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RSA For example, e = 3, d = 7, n = 33 m is a number between 0 and n-1 To encrypt, calculate c = m e modulo n To decrypt, calculate c d = m ed = m 1 = m modulo n Alices (public) key is the pair e and n Bobs (private) key is the pair d and n Both keys are prepared by Bob

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Now say we want to encrypt the message m = 7 c = m e (mod n) = 7 3 (mod 33) = 343 (mod 33) = 13. Hence the ciphertext c = 13. To decrypt, we compute m = c d (mod n) = 13 7 (mod 33) = 7.

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RSA RSA is secure because it is difficult to find d when n and e are known Of course, n, e and d should be larger than in our example (say, 2 1000 )

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Large integers We need to perform arithmetic with large integers, say, numbers occupying 1000 bits in memory. Is the standard implementation of integer suitable for this?

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Raising into large powers We need to raise into large powers For the sake of an example, we can say that we need to calculate m 100 How can we do this efficiently? – Using the modular arithmetic – Re-using smaller powers, where possible

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Encoding data Blocks of RSA have an exotic format How do you prepare data for being encrypted by RSA? Homework: where can you find the standard describing the recommended scheme for data encryption and decryption with RSA?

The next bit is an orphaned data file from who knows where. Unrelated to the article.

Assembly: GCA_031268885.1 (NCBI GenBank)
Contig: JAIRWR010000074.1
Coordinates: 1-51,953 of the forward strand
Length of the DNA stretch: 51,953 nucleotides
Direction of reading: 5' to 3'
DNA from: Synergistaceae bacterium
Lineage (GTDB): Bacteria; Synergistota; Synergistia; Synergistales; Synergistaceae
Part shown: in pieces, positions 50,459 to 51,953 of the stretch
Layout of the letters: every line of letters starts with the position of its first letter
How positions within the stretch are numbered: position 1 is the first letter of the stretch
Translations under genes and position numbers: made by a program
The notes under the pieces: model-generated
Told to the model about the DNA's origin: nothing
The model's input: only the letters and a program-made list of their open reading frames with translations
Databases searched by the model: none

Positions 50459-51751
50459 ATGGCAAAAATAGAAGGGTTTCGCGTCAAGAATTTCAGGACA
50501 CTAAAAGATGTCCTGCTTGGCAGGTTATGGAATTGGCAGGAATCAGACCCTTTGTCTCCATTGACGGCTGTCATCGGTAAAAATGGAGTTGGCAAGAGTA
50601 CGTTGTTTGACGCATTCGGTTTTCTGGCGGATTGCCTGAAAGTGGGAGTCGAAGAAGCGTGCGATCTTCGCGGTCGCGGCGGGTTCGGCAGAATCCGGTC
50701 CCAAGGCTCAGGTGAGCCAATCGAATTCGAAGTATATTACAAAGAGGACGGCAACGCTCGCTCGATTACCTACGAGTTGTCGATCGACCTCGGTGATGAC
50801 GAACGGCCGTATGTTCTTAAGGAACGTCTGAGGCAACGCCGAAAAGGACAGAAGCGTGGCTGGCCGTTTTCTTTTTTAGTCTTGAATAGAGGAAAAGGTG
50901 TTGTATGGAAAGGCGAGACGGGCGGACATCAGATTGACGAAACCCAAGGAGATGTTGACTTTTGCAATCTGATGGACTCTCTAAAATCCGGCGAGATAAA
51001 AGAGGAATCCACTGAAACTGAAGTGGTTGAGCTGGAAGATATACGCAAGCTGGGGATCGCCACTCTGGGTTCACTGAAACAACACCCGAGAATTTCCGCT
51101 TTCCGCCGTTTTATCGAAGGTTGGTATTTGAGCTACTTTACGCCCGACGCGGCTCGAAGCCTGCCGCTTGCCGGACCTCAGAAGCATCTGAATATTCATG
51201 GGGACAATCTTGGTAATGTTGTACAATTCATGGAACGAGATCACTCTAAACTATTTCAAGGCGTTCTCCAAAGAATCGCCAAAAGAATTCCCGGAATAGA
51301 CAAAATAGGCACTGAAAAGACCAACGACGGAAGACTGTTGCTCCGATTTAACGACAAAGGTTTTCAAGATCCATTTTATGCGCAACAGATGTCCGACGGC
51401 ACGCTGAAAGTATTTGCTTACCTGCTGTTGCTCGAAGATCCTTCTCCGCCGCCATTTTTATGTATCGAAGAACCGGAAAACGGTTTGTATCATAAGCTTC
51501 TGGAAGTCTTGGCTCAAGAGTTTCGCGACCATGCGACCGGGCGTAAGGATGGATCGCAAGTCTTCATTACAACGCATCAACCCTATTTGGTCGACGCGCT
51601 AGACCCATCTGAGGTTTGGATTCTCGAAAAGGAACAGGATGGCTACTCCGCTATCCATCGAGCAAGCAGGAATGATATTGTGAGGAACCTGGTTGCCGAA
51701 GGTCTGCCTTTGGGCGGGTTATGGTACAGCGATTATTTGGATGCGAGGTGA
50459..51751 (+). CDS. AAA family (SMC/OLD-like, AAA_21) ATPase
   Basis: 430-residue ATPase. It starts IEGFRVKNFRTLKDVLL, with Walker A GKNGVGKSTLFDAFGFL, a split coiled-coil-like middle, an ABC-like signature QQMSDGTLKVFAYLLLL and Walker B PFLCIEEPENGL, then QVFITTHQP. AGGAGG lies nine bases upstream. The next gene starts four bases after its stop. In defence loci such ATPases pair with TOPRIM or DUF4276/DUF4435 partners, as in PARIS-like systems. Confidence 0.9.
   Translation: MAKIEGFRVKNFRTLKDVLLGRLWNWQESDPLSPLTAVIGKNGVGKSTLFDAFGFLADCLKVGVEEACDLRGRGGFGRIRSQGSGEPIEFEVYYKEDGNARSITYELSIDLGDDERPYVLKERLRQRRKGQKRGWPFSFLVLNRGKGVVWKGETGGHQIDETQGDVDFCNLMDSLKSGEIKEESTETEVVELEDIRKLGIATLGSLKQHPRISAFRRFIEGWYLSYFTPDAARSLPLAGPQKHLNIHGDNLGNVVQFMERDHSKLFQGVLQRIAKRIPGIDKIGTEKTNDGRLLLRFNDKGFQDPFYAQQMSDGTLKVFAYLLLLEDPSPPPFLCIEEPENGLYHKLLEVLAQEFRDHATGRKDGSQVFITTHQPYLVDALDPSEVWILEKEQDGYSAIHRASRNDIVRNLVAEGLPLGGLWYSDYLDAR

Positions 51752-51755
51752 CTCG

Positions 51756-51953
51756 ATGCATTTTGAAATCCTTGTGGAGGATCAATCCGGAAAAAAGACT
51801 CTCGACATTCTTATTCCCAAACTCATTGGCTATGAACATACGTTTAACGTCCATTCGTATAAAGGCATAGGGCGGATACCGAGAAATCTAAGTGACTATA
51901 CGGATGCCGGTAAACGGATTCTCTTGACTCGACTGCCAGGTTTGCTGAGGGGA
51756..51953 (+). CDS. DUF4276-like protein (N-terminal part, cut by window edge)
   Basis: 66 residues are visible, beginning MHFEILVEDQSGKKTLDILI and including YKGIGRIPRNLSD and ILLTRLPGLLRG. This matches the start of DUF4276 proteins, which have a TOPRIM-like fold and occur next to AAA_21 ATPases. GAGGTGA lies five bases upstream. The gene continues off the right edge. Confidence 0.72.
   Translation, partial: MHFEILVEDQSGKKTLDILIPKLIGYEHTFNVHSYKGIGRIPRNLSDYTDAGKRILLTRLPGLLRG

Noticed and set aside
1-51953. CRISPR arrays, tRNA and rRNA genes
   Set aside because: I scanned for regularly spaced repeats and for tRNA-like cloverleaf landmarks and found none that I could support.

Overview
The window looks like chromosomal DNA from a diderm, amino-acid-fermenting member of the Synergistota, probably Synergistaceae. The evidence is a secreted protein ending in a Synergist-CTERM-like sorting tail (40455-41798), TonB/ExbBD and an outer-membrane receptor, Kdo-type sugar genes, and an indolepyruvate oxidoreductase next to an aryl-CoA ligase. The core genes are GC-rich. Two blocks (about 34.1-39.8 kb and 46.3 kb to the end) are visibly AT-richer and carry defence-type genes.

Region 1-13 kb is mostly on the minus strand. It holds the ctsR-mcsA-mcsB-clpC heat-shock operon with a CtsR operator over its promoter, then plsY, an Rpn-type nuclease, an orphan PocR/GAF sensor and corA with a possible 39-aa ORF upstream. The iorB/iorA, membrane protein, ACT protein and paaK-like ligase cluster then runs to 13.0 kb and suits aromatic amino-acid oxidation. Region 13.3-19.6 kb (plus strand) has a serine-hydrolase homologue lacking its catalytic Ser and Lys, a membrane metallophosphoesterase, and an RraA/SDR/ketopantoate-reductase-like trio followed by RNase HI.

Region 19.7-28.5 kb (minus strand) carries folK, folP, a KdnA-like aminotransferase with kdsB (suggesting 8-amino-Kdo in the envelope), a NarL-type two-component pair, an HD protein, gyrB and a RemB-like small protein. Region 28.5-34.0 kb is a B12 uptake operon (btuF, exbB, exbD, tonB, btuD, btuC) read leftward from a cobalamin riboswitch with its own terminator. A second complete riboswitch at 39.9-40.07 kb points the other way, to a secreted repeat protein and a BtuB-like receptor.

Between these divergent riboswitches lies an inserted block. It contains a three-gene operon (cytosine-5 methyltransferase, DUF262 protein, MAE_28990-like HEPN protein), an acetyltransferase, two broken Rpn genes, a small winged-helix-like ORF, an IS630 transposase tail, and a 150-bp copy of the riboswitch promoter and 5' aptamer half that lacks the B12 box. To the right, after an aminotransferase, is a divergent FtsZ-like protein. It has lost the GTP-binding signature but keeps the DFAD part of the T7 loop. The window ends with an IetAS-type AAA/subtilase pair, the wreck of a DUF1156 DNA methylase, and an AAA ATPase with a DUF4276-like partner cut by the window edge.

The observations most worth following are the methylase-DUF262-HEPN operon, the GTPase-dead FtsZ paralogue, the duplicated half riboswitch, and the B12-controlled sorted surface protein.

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Using RSA with other ciphers How can RSA and, say, AES work together as parts of a cryptographic protocol of a software system? We want to use the best of each of them

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RSA – Problem 1 Recall how the RSA works: The public key is a pair e and n Bobs private key is a pair d and n To encrypt, calculate c = m e (mod n) To decrypt, calculate c d = m ed = m 1 = m (mod n) Problem 1: Bob has published the public key e = 7, n = 247. Use this public key to encrypt a message m = 100.

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RSA – Problem 2 Problem 2: Bob has published the public key e = 317, n = 851. Alice has encrypted a message m = 111 using this key and obtained an encrypted message c = 148. Use this information to find the private key. Recall how the RSA works: The public key is a pair e and n Bobs private key is a pair d and n To encrypt, calculate c = me (mod n) To decrypt, calculate cd = med = m1 = m (mod n)